Apple TV (3rd generation, early 2012) review
The Apple TV is a connected set-top box that offers access to iTunes TV shows and movies, as well as content from Netflix, YouTube and Vimeo. But is the £99 Apple TV a good buy? Here's our Apple TV review. See all multimedia reviews.
What is Apple TV?
When is a TV not a TV? When it is the Apple TV. Apple TV is not even a TV tuner for free-to-air channels, or a digital video recorder to catch shows while you're away from home or watching another channel. The Apple TV is instead a £99 set-top box dedicated to giving your existing TV access to films and TV shows purchased from iTunes and other services such as YouTube and Netflix, as well as all the music and photos you own.
In essence the Apple TV takes all the content that would otherwise be tied to your iPhone, iPad and Mac, and lets it loose on your TV. It's a media-player for your TV that can show off all those lovely movies, TV shows and photos via the biggest display in the house. And it does so in up to 1080p HD.
This does all mean that the Apple TV is really only of interest to those people who already own Apple products. But hey, we're on Macworld.co.uk, so that's you, right? (For more on home-entertainment kit visit our Digital Lifestyle hotspot.)
Apple TV channels
When we say that the Apple TV isn't a TV in the normal sense of the word, because it doesn't feature free-to-air channels, or a digital video recorder to catch shows while you're away, it does offer what could be described as channels, and this content keeps on growing leaving us hopeful for a future where the Apple TV will include links to OnDemand services just like our iPhones and iPads do - think the iPlayer and 4OD apps and you're not to far away.
Apple has made multiple updates to the Apple TV software over recent month, adding a number of new app-style TV channels, delivering new content to Apple TV users.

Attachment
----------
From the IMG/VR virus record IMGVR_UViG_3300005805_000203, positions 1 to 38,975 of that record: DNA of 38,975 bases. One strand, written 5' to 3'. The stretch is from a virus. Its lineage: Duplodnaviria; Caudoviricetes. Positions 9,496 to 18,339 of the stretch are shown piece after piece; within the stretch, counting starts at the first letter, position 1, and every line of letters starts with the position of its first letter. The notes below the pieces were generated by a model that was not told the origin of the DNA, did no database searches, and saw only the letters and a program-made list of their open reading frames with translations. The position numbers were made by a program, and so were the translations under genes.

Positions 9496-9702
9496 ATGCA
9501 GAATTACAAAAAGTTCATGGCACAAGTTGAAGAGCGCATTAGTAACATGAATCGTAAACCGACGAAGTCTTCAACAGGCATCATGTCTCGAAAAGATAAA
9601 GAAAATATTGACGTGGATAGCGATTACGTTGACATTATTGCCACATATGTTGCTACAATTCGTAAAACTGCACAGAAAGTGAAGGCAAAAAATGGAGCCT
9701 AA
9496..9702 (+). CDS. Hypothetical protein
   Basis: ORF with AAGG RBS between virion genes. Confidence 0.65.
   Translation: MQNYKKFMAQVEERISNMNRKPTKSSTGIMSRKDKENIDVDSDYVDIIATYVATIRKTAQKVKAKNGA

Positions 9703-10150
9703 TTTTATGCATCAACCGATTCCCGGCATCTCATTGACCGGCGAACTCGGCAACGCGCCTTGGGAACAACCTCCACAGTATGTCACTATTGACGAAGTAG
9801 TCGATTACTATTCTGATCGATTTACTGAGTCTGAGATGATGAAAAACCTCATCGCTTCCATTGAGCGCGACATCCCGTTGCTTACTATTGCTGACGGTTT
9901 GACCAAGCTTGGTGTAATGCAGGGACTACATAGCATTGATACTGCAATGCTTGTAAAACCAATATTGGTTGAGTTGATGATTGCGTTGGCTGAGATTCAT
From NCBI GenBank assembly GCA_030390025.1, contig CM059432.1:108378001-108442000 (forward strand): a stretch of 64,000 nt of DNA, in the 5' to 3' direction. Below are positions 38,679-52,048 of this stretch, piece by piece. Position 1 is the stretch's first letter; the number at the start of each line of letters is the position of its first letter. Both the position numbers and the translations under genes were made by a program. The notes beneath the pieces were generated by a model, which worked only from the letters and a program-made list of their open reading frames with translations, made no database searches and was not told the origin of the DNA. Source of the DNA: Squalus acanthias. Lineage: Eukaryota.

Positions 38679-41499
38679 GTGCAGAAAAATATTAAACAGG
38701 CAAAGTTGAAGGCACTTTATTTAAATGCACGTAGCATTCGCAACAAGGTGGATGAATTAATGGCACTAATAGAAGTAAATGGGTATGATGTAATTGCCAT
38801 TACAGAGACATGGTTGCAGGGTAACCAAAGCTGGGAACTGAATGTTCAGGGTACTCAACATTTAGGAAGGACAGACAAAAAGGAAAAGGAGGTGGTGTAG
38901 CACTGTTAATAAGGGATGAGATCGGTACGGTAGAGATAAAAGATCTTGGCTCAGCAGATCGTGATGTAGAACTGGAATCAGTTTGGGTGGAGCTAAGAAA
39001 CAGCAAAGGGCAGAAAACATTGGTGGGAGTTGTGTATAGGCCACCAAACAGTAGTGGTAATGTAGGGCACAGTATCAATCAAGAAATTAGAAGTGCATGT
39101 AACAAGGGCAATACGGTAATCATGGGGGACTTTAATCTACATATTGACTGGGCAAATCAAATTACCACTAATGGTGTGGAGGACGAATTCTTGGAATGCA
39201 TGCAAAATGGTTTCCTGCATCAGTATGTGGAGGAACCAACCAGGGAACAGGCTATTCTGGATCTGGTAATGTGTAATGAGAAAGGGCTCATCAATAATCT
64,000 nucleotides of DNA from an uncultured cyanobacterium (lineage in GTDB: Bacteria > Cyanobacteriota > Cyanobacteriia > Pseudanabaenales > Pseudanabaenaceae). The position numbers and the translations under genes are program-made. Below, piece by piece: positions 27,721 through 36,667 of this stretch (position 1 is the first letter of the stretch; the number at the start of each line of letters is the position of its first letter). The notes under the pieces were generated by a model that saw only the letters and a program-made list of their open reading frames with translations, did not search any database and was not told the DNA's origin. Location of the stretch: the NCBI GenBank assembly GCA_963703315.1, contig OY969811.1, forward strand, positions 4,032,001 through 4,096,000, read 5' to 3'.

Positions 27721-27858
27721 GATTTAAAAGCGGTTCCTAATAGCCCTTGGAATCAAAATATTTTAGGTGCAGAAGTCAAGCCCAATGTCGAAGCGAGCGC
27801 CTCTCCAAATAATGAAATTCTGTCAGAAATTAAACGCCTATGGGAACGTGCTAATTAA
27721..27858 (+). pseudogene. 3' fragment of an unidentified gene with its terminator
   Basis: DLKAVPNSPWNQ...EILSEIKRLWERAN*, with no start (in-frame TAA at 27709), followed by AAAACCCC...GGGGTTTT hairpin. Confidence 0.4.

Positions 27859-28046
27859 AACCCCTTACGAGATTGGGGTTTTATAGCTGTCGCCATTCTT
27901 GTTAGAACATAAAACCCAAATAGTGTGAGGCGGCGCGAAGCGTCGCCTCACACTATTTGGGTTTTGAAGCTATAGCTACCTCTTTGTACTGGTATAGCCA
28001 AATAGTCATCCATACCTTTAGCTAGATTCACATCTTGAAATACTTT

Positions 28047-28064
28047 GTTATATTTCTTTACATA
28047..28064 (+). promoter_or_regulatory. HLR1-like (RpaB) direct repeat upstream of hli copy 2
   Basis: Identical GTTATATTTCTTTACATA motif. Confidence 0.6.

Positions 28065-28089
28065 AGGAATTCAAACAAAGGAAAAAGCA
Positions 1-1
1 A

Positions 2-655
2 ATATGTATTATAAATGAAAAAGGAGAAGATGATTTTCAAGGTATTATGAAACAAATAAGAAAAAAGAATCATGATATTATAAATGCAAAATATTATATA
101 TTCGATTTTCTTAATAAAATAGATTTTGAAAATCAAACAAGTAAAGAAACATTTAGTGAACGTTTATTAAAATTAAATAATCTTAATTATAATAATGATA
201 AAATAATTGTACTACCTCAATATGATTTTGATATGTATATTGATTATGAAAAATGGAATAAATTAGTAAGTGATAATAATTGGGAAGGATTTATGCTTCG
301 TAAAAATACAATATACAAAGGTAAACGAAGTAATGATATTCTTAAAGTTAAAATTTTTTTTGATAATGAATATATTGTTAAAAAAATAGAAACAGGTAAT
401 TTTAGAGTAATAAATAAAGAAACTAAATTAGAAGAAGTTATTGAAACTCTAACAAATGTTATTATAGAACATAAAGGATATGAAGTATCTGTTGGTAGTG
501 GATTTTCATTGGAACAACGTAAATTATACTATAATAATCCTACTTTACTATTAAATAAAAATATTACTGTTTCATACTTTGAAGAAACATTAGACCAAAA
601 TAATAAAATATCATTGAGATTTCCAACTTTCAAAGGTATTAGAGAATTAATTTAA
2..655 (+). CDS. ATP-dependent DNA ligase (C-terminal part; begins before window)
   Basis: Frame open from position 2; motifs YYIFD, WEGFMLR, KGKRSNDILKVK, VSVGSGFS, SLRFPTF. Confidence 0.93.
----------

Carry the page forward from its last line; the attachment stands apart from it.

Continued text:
For some times Apple has offered UK Apple TV users access to Netflix, YouTube, Vimeo and Wall Street Journal Live alongside the iTunes content.
Then in June, Apple announced several new additions to its Apple TV, including Sky News sparking speculation that on-demand services such as BBC iPlayer could be coming to the Apple TV soon.
Crunchyroll and Qello are also available, with the predicted HBO Go, WatchESPN appearing on US models. Crunchyroll, the leading global video service for Japanese Anime and Asian media, lets users in the UK and other countries watch shows an hour after they air in Japan, while Qello lets worldwide users stream HD concerts and music documentaries on-demand.
The latest Apple TV update has bought Vevo, Disney, Weather & Smithsonian 'channels'. Vevo will provide music video content. We are yet to confirm if these new channels/apps are available in the UK.
Apple TV build and design
The Apple TV is a stylish little black box that won't look out of place tucked beneath even the smartest HD TV. It's like a Mac mini, really, measuring 23x98x98mm and weighing a calorie-free 27g.
It's shiny black and curvy around the sides, and on the top is a matte black finish given relief by a shiny black Apple symbol and the word TV. You can see what they did there, right?
The connections are all around the back, as is the power socket. If it matters to you the way your audio-visual setup looks, look no further than the Apple TV. See also: iPhone 5 vs Lumia 1020 smartphone comparison review - 41Mp camerphone better than iPhone?
Apple TV: is my TV compatible?